Watching Utopia is a difficult experience. It’s as if the footage has been spliced together from two very different worlds: on one hand there are an oppressed people struggling in impoverished third world conditions, something you might see in news footage of West Papua or the Gaza Strip. Yet the people and the dusty red landscapes are all too familiar, because this documentary is set in Australia, my own country. And it is the first time I have ever felt ashamed of my country.
John Pilger’s new documentary is a sort of spiritual successor to his earlier work, The Secret Country-The First Australians Fight Back (1985) which explored the destitution and discrimination under which the first Australians have had to suffer under European governance. Not much has changed in the interim, which perhaps explains why Utopia feels angrier, less detached from its argument, more engaged with its cast of heroes and villains. Throughout Pilger, who steps before the camera to narrate, seems to adopt an air of constant frustration, the interwoven stories of so many lost lives and victims just fade into the closing credits, denied a just resolution or even much hope for the future.
Some critics have accused Pilger of lacking objectivity, eschewing a studied analysis for emotional impact. Yet the plight of Indigenous Australians is an issue that seethes with rancor and confliction, delving into the very heart of our nation’s history and identity. Pilger interviews a myriad group of Australians, black and white, and every time is confronted with a torrent of emotions, too often a debilitating despair and hopelessness amongst the former, hostility and heated denial amongst the latter. At one point Pilger walks along the harbor of Sydney, stopping to interview passing Australians as they celebrate yet another Australia Day, old and young, male and female, yet all white and all decked out in Australian flags and Southern Crosses, asking why Indigenous Australians aren’t as exuberant about January 26th. “You’ve got no idea what you’re talking about” storms a beefy bloke, steering his family out of the eye of Pilger’s glaring lens; the truth is UnAustralian.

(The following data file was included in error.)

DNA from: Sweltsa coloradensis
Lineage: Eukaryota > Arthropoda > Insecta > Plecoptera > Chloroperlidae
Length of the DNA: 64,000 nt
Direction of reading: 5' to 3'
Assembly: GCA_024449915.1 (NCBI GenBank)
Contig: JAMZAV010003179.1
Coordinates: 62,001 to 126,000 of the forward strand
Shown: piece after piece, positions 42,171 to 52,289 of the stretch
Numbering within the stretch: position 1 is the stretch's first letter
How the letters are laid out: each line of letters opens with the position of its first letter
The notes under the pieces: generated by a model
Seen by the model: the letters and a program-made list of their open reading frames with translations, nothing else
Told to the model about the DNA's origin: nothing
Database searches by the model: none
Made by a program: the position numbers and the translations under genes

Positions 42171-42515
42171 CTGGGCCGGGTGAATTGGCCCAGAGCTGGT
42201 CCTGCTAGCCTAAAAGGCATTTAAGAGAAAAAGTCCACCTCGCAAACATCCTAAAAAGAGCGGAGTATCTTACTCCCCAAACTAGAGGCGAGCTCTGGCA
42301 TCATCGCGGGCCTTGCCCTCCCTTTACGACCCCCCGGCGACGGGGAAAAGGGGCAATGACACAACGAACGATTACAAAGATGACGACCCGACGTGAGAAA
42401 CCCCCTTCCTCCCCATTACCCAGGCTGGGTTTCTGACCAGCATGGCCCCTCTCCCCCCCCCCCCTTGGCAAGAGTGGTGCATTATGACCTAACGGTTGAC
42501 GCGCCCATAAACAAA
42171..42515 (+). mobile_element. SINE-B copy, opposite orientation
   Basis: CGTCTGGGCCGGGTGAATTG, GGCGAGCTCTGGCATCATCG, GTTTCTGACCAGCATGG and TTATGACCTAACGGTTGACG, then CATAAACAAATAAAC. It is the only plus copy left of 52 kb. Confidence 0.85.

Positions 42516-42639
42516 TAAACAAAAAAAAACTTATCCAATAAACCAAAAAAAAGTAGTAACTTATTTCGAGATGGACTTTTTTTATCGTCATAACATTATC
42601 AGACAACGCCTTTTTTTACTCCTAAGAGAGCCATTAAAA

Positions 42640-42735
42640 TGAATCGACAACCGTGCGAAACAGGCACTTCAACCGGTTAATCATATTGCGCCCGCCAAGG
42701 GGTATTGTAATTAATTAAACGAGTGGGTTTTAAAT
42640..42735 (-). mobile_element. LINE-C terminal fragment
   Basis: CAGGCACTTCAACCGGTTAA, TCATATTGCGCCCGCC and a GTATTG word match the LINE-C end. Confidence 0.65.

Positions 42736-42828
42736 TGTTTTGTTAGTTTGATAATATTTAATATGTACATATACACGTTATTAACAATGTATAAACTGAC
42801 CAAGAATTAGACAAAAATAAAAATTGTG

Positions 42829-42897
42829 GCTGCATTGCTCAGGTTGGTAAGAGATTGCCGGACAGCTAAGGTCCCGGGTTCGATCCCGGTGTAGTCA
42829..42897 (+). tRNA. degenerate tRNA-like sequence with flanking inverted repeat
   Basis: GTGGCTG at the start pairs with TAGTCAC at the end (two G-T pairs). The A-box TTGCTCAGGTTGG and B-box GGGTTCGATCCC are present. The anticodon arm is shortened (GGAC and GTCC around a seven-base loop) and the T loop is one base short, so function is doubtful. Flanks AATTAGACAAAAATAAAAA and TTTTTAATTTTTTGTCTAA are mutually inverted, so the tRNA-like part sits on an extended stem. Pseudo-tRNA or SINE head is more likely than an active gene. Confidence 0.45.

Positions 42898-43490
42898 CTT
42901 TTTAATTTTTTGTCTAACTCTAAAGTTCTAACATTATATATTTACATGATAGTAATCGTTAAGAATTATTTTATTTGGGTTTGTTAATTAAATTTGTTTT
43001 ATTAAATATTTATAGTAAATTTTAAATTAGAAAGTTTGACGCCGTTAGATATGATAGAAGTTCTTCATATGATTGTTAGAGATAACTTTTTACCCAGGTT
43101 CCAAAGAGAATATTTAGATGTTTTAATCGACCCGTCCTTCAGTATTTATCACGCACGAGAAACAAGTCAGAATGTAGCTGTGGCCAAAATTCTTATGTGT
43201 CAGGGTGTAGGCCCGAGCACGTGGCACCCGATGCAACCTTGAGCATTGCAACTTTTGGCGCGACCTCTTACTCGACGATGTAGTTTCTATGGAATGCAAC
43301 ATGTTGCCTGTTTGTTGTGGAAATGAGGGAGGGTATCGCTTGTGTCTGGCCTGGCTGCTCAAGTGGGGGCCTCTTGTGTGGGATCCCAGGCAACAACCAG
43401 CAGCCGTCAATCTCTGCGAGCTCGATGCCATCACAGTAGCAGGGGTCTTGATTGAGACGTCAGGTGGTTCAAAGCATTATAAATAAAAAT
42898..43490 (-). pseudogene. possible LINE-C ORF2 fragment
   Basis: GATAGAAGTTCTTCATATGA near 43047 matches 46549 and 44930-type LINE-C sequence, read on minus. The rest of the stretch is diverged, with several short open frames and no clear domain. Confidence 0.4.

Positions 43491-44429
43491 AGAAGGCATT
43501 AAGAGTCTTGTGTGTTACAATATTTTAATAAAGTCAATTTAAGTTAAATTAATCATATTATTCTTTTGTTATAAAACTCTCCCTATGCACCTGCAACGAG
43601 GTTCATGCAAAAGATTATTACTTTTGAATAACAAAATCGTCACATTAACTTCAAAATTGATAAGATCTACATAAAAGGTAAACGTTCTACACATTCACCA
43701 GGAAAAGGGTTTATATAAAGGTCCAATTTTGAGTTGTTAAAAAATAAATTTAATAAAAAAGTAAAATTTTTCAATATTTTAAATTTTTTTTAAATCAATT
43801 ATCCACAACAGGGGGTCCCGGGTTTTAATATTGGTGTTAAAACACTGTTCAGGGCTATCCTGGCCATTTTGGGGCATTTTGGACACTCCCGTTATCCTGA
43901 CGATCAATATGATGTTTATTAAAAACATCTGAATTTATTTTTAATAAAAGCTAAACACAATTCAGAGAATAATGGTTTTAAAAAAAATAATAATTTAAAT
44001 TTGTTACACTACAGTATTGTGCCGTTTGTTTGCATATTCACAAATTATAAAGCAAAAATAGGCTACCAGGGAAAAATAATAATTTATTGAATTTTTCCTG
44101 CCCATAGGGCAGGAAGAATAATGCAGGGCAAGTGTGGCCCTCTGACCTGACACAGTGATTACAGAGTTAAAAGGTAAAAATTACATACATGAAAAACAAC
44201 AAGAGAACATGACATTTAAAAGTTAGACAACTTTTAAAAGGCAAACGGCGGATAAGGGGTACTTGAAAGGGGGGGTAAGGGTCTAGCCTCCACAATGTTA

Yet while the film’s theme never loses its power, the documentary’s structure does sag in the middle. We’re presented with a list of crimes without much connection beyond the common thread of gross injustice. And Pilger perhaps gives more time to some of his stories then he should and less to more contentious issues—for instance, the debate concerning the reality of the Frontier Wars is only covered by a brief stop at the Australian War Memorial. Furthermore, it is a documentary that tells only one side of the story—albeit a side often neglected and ignored in our mainstream media—and interviewed politicians such as Mal Brough, Coalition Minister for Indigenous Affairs between the crucial years of 2006-2007, are given short shrift so that you get the feeling that Pilger is only filming them to throw some obvious villains into the mix. Brough is never given much of a chance to explain the Intervention, the most divisive event in Indigenous affairs the 21st century has given us .
Is there much hope for the future? Pilger seems to have little faith in our political system—the Intervention is portrayed as deceitful and absurd, while Kevin Rudd is lost for words when Pilger asks why the then Prime Minister rejected any chance for compensation amongst the victims of the Stolen Generation. But this is not a nihilistic documentary. Throughout Pilger meets an array of Indigenous Australians who have remained strong and proud in their collective struggles. Arthur Murray, recounts in a quiet, stern voice the campaign that ensued after his son, Eddie died in police custody, eventually resulting in the 1987 Royal Commission into the Aboriginal Deaths in Police Custody. It is stories like Murray’s which give hope for the future—that as a people, we may one day have unity and peace across this great, sunburnt land.